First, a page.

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Jan 17 – Weekly Capitol Update

| January 17, 2013


Invoking Missouri’s divided loyalties between the Union and the Confederacy during the Civil War as a warning from history, Gov. Jay Nixon called for unity and cooperation on Jan. 14 as he was sworn into his second term as the state’s 55th chief executive. Although the state isn’t enduring the violent upheaval it experiered 150 years ago, it could be in for a period of political conflict as Nixon, a Democrat, begins his final four years in office with Republicans holding veto proof majorities in both the Senate and House of Representatives.

With his election in November, Nixon became just the fourth Missouri governor to be elected to two consecutive terms since the state constitution was changed in 1965 to allow the practice. Previously, incumbent governors were constitutionally prohibited from seeking re-election. The last two-term Missouri governor was Democrat Mel Carnahan, who was elected in 1992 and 1996

Also beginning second terms in office were State Treasurer Clint Zweifel and Attorney General Chris Koster, both Democrats. Lt. Gov. Peter Kinder, a Republican, became just the second person in state history to be sworn in for a third term in that office, a feat first achieved by Frank Gaines Harris, a Democrat who served as lieutenant governor from 1933 to 1945. Meanwhile, Secretary of State Jason Kander, a Democrat, began his first term of office.


Given the possibility that Republican Lt. Gov. Peter Kinder might soon resign, House Republicans are fast-tracking legislation that would modify how vacancies in statewide elected office are filled. The House Elections Committee heard the bill, HB 110, on Jan. 15 and approved it on a vote of 11-1. The full House is expected to consider the bill in the coming days.

Under existing law, when a vacancy occurs in the office of lieutenant governor, secretary of state, state treasurer, state auditor or attorney general, the governor appoints someone to serve out the term. Under HB 110, the governor could still fill a statewide vacancy via appointment, but the appointee would only serve until the next general election in the event that more than two years remain on the original term, at which point a special election would be held to select someone to serve the remainder of the term. If less than two years remain on the original term, the appointee would serve out the term. The bill also would prohibit an appointed officeholder from running for the post at the next election.

Nixon vetoed similar legislation in 2011, but that version would have required that a special election immediately be called under all circumstances to fill statewide vacancies. Republican lawmakers are trying again with a scaled-back proposal since Kinder is pursuing the GOP nomination to run in a special election that will be held later this year to fill a pending vacancy in Missouri’s 8th Congressional District.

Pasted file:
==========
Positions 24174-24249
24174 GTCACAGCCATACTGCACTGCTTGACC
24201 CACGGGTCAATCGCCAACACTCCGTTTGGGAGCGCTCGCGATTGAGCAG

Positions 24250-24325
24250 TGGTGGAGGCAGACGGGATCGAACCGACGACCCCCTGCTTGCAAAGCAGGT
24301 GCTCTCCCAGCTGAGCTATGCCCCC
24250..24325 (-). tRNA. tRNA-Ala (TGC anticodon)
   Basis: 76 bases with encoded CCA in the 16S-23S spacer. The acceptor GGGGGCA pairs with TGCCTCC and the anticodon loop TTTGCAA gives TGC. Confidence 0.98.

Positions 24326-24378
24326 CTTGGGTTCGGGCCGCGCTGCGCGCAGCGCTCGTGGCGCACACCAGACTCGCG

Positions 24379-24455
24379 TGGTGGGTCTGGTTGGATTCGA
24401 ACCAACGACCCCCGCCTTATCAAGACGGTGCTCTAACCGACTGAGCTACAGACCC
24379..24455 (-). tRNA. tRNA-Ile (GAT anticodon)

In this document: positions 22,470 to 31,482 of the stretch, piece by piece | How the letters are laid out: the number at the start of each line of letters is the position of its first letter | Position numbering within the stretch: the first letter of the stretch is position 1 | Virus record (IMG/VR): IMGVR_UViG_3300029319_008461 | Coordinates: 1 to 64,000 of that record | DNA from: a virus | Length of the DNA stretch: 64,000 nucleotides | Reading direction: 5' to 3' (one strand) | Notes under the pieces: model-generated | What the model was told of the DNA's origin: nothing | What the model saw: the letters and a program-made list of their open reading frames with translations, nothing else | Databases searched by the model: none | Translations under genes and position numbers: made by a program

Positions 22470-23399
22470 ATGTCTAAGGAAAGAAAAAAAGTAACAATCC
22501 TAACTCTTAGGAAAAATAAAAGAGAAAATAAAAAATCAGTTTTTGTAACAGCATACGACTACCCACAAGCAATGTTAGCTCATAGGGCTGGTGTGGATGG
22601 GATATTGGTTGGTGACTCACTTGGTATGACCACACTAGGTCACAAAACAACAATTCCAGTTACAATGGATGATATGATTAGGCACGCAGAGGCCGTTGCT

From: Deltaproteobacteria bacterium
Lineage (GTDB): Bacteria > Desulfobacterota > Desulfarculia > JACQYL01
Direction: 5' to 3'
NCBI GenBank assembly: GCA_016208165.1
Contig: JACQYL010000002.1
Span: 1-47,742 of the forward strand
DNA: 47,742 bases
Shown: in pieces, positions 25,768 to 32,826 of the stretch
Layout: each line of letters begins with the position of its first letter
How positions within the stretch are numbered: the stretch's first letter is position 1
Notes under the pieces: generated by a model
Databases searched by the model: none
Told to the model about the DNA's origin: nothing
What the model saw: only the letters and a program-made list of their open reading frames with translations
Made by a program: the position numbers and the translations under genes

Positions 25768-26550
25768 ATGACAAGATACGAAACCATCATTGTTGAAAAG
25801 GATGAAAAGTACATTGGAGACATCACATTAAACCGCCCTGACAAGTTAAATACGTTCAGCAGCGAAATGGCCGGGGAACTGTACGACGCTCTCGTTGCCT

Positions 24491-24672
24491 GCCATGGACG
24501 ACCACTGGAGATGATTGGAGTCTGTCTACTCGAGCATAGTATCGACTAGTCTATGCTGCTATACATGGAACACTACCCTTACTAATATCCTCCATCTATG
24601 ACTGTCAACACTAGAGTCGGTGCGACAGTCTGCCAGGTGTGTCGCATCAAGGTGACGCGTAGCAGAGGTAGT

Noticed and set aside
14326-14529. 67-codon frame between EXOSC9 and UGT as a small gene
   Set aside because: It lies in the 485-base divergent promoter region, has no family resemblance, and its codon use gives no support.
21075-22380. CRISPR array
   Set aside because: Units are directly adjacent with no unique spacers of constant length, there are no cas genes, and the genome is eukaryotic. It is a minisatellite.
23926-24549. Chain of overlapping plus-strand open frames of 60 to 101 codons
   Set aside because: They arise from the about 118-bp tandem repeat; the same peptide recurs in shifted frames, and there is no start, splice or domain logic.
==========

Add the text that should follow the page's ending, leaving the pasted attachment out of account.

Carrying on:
State Auditor Tom Schweich, a Republican, is recommending that lawmakers either enact a statutory fix to Missouri’s insolvent Second Injury Fund or eliminate it. An audit released by Schweich’s office on Jan. 11 says that as of Dec. 31, the fund had a balance of $3.2 million and unpaid obligations of $28.1 million, leaving a $24.9 million deficit.

The SIF encourages employers to hire workers who previously have been injured by providing compensation to workers if they suffer a subsequent injury on the job, thus protecting employers from liability. Missouri originally created its SIF during World War II in response to large number of returning wounded veterans seeking employment.

Majority Republicans in the General Assembly created the insolvency problem in 2005 by capping the employer surcharge that provides the SIF’s revenue. Previously, the surcharge had fluctuated based on liabilities against the fund, but the surcharge is now capped at 3 percent of an employer’s workers’ compensation premium. As a result, revenues coming into the fund have fallen well short of matching its expenses.

Because of the shortfall, Attorney General Chris Koster, whose office is responsible for administering the fund, stopped settling SIF cases in 2009, and the state ceased paying new awards against the fund in 2011. Therefore, even if the legislature were to eliminate the SIF, the state would remain liable for pending claims for many years into the future.


Gov. Jay Nixon on Jan. 11 outlined his education agenda for the 2013 legislative session, including expanding the minimum number of school days a year required by law for public schools from 174 days to the national average of 180 days. According to a news release issued by Nixon’s office, Missouri currently has the fourth-shortest school year in the nation. Nixon said a longer school year would improve student performance.

Nixon’s education priorities also include seeking additional funding for early childhood education and expanding the A+ scholarship program, which allows qualified students from participating high schools to receive free tuition to attend public community colleges or technical schools.

Category: Weekly Capitol Update

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